I don’t know very much about the war other than that it means the Palestinians have to live apart from each other. My family isn’t the only one that is split up. Families should be together or should at least be able to visit each other whenever they want to, but that’s not the way it is for most Palestinian families.
We all seem to be separated from each other because we are not allowed to cross the roadblocks and can’t get through the checkpoints if we don’t have the right papers. Sometimes when I’m out walking or in church I see families all together and my inside aches.
I have never met any Jewish boys. When I see Jewish boys my age, they look at me and I look at them but we don’t say anything. I don’t know anything about them and they don’t know anything about me.
We hear a little bit about the fighting between the Israelis and the Palestinians but I don’t really know what’s going on, or why they are fighting. I wish the fighting would stop because I don’t like the idea of people hurting each other. Also, if the war ends maybe my family could live together again.
My favourite subject is English. I live with my mother, father and older brother in a flat on the top floor of a small block of flats. It’s a very nice area with lots of trees along the streets. I like living in Jerusalem. It’s the centre of everything in Israel. There’s a lot to do here like films, sport, lots of things. We live in the new part of the city.
I wish I didn’t have to join the army in a few years’ time, but I don’t have a choice. Maybe by then I’ll feel differently, but I don’t think so.
Sometimes the army goes into Palestinian cities like Hebron or Bethlehem. They take Palestinians out of their homes, they bulldoze the homes so there is nothing left. They do that in case there is a bomb inside the house. The soldiers might have to be rough to get the Palestinians out of their house because they won’t want to leave. It’s their home and they want to stay there.
My mother doesn’t want me being rough and mean to people when I’m a soldier. She says she’s brought us up to be kind to people. She thinks going into the army will change the kind of person I am. I don’t see how that can happen. I am who I am. How can anything change that?
I have an older sister, Ori. She’s eighteen now and decided to do National Community Service instead of going into the army. She thinks the occupation is bad, and doesn’t want to be part of it. She says if she went into the army she’d have to kill people if she was ordered to and she doesn’t want to do that.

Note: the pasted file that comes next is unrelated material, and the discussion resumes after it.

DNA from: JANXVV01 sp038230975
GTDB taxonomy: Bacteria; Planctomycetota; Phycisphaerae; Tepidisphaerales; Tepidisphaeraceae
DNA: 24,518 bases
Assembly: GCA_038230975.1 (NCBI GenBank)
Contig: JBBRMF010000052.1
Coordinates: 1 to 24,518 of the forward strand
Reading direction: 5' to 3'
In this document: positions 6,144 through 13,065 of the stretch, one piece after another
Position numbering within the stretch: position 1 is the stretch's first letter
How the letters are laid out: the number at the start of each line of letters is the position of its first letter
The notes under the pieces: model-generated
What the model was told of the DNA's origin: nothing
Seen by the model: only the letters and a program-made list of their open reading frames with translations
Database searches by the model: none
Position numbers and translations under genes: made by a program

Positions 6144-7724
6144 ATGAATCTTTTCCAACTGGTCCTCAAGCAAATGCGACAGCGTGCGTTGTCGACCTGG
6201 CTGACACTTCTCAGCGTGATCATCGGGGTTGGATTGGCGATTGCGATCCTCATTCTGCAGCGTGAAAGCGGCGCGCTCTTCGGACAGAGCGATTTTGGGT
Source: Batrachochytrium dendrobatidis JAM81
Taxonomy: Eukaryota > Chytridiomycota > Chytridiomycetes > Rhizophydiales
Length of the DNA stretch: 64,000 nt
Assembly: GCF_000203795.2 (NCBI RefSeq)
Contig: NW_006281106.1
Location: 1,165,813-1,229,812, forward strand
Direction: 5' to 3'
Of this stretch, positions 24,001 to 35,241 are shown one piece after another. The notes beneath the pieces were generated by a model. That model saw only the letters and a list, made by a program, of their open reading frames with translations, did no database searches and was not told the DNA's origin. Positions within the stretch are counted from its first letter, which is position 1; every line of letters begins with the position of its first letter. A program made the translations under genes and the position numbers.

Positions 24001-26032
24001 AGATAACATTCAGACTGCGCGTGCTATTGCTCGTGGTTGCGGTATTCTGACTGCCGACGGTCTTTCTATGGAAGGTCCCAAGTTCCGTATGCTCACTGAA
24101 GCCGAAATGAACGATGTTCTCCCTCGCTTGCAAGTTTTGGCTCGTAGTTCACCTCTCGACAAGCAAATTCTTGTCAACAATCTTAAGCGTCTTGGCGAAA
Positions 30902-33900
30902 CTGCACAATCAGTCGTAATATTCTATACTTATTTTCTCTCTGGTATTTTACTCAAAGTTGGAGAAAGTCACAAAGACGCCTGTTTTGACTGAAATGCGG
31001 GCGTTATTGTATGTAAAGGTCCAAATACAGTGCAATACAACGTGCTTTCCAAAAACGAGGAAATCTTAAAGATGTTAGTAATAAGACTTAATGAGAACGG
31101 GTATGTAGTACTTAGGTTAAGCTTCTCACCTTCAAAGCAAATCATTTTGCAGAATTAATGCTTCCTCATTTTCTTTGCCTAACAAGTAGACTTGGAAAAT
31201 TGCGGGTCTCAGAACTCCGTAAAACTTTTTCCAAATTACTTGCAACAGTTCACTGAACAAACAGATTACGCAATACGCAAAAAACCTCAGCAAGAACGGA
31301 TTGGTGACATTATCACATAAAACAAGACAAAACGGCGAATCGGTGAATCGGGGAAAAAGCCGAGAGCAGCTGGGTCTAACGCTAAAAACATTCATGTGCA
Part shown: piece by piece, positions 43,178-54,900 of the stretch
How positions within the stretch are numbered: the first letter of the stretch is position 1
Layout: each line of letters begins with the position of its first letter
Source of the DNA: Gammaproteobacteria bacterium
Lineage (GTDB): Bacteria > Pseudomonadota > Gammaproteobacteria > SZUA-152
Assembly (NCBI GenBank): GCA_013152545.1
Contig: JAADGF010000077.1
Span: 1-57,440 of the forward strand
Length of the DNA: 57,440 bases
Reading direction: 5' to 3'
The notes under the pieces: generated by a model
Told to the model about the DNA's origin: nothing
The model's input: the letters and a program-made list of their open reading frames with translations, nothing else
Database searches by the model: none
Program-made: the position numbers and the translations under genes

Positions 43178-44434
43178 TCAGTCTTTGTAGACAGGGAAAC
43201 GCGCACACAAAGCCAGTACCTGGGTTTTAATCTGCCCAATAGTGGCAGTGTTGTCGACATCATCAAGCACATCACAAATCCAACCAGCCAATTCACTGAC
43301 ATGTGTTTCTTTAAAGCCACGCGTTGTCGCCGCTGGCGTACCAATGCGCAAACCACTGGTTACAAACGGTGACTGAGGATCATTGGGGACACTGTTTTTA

It’s easier for her to not go in the army because she’s a girl but I have heard a lot of people arguing with her about it. They think it’s everyone’s duty to defend Israel.
Sometimes I think it would be fun to be in the army. I look at all the soldiers in the streets and they can do so many things and work radios and they look strong and smart.
I try to imagine myself being one of them, doing things like searching Palestinian homes and driving a tank into their cities. Maybe by the time I have to join the army there will be peace and I won’t have to do those things.
All I know about this war is that it’s about this country, this land. The Palestinians want it, and we want it so we’re fighting over it. I don’t know how it will end or if it will ever will.
I met some Palestinians once in Abu Gosh, a village near Jerusalem. There were pretty nice kids, no different from me. I don’t know any Palestinians now, though. They can’t come here and it’s too dangerous for us to go there.
Parents’ Circle Questions
1. What had the two men in common?
2. What separated them before their bereavements?
3. Why would they never have met before they joined the Parents’ Circle?
4. Their losses could have made them hate each other’s communities even more – what helped them to overcome this hate?
5. They talk about their work in schools. What do you think are the effects on young people when Rami and Mazen visit schools and talk to them? If they came to your school, what question would you like to ask them?
6. What influence do you think young people they speak to in Israel and Palestine can have on their communities?
7. How did Mazen and Rami believe they could help bring about a political solution to the conflict?
Adapted from www.reconcilliation.ie. Being Active for Human Rights and for Peace
Read the cartoon, What YOU Can Do.
As a young person growing up today, what would be your wishes and dreams for the world and its people?
Write a paragraph, do a word cloud or draw an image of your wishes and dreams for the world: remember the values of justice, integrity, compassion and wisdom.